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Fish oil (FO) alters ruminal biohydrogenation causing trans fatty acid (FA) intermediates to accumulate, but the effects of 18-carbon polyunsaturated FA supply on ruminal long-chain FA metabolism and microbial communities in cattle fed FO are not well established. Four cows fitted with rumen cannula were used in a 4 × 4 Latin square with 21-d experimental periods to evaluate the effects of FO alone or in combination with plant oils high in 18:2n-6 or 18:3n-3 on rumen microbial ecology and flow of FA at the omasum. Treatments comprised a basal grass silage-based diet containing no additional oil (control) or supplements of FO (200 g/d) or FO (200 g/d) plus 500 g/d of sunflower oil (SFO) or linseed oil (LFO). Flow of FA was determined using the omasal sampling technique. The relative abundance of key biohydrogenating bacteria was assessed by quantitative PCR on 16S rRNA genes in omasal digesta. Fish oil-supplemented treatments increased the amounts of trans-18:1, trans-18:2, and 20- to 22-carbon polyunsaturated FA escaping the rumen. Relative to the control, oil supplements had no effect on the amount of 18:0 leaving the rumen, but LFO decreased the flow of 18:0 at the omasum compared with SFO. Both SFO and LFO increased trans-18:1 relative to FO, whereas LFO resulted in the highest trans-18:2 and 20- to 22-carbon FA flow. Supplements of FO plus plant oils shifted biohydrogenation toward trans-10 18:1 formation. Compared with FO alone, the ruminal metabolism of 22:6n-3 in the rumen of lactating cows is more extensive on diets containing higher amounts of 18-carbon polyunsaturated FA. However, the biohydrogenation of 22:5n-3 was less extensive in LFO than SFO, but showed no difference between FO and diets containing plant oils. Ruminal outflow of 20:5n-3 was not altered when plant oils were added to FO. Alterations in the amount of intermediates at the omasum or ruminal biohydrogenation pathways were not accompanied by major changes in analyzed bacterial populations. In conclusion, dietary supplements of FO alone or in combination with plant oils increase the amount of biohydrogenation intermediates containing 1 or more trans double bonds escaping the rumen, which may have implications for host metabolism and the nutritional quality of ruminant foods.

Concepts: Nutrition, Fatty acid, Ribosomal RNA, Omega-3 fatty acid, Fat, Trans fat, Polyunsaturated fat, Sunflower oil

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There is limited evidence assessing the effects of omega-3 polyunsaturated fatty acids (PUFAs) on oesophageal adenocarcinoma, both in vitro and in vivo. We evaluated the effects of the omega-3 PUFA and oxaliplatin on OE33 and OE19 cells.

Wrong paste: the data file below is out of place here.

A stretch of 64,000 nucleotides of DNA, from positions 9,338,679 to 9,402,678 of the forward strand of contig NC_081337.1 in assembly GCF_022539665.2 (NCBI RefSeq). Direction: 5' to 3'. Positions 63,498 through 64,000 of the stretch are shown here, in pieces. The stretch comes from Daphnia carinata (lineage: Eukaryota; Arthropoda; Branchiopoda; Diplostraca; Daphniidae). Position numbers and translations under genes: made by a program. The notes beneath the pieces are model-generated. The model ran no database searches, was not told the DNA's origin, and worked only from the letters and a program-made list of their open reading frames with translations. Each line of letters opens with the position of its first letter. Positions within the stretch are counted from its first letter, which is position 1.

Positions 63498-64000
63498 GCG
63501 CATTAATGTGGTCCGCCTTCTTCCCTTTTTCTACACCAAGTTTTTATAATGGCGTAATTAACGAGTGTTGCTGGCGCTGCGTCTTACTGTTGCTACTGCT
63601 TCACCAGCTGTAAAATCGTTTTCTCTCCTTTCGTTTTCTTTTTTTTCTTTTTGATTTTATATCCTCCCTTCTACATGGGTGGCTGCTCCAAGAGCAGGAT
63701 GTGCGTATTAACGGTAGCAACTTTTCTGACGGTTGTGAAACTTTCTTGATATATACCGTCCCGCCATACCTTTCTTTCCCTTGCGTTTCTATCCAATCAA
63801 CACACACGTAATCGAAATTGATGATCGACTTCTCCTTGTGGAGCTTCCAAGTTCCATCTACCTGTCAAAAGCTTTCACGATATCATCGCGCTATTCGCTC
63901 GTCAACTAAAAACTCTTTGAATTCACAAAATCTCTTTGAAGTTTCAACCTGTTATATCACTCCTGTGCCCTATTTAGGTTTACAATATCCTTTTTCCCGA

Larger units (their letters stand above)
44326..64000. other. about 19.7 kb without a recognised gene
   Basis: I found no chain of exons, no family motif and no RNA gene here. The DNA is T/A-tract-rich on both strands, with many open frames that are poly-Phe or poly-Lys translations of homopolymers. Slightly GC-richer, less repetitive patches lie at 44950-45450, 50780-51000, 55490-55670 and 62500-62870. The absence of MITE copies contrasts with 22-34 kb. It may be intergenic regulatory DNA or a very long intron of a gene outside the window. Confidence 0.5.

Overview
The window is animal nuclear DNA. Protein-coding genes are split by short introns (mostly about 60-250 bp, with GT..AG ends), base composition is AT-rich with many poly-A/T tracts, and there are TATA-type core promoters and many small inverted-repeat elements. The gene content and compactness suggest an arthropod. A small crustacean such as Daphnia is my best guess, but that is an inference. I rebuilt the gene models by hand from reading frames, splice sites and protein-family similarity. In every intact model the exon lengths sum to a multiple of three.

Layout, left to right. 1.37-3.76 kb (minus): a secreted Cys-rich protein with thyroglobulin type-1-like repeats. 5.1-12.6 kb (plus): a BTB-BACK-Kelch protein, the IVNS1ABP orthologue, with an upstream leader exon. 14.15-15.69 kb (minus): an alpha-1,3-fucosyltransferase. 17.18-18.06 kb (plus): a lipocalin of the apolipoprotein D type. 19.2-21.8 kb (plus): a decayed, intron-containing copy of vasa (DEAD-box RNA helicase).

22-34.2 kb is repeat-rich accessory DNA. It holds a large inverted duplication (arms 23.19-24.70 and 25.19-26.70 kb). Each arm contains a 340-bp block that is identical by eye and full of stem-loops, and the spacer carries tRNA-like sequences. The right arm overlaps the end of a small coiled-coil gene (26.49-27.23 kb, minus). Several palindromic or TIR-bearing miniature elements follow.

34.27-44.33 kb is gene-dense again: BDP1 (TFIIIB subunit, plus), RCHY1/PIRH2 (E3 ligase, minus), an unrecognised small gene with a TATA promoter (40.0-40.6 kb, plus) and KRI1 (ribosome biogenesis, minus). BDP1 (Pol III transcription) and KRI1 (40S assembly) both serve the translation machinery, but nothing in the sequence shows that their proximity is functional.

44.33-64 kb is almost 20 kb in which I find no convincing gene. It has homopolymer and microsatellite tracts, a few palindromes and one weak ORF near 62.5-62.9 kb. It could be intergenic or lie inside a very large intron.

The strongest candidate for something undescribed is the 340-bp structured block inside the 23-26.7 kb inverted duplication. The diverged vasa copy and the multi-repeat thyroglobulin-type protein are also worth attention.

Concepts: Nutrition, Fatty acid, Fatty acids, Essential fatty acid, Saturated fat, Unsaturated fat, Eicosapentaenoic acid, Polyunsaturated fat

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The oxidative stability and fatty acid composition of groundnut seed oil (GSO) exposed to microwaves were evaluated during heating at 170 °C. During heating, the oxidative indices such as free fatty acid, peroxide value, p-anisidine value, TOTOX, thiobarbituric acid value, specific extinctions, and color value were increased. The increments were found to be higher in unroasted seed oils compared to roasted ones indicating lower release of lipid oxidation products in roasted GSO. After 9 h heating, the relative content of polyunsaturated fatty acid (PUFA) decreased to 89.53% and that of saturated fatty acid (SFA) increased to 117.46% in unroasted sample. The relative content of PUFA decreased to 92.05% and that of SFA increased to 105.76% in 7.5 min roasted sample after 9 h of heating. However, the roasting process slowed down the oxidative deterioration of PUFA. With increased heating times, an appreciable loss was more apparent in the triacylglycerol species OLL and OOL in unroasted samples compared to roasted ones. In FTIR, the peak intensities in unroasted samples were markedly changed in comparison with roasted samples during heating. The roasting of groundnut seed prior to the oil extraction reduced the oxidative degradation of oil samples; thereby increasing heat stability.

Concepts: Nutrition, Fatty acid, Fatty acids, Essential fatty acid, Fat, Hydrogen peroxide, Saturated fat, Polyunsaturated fat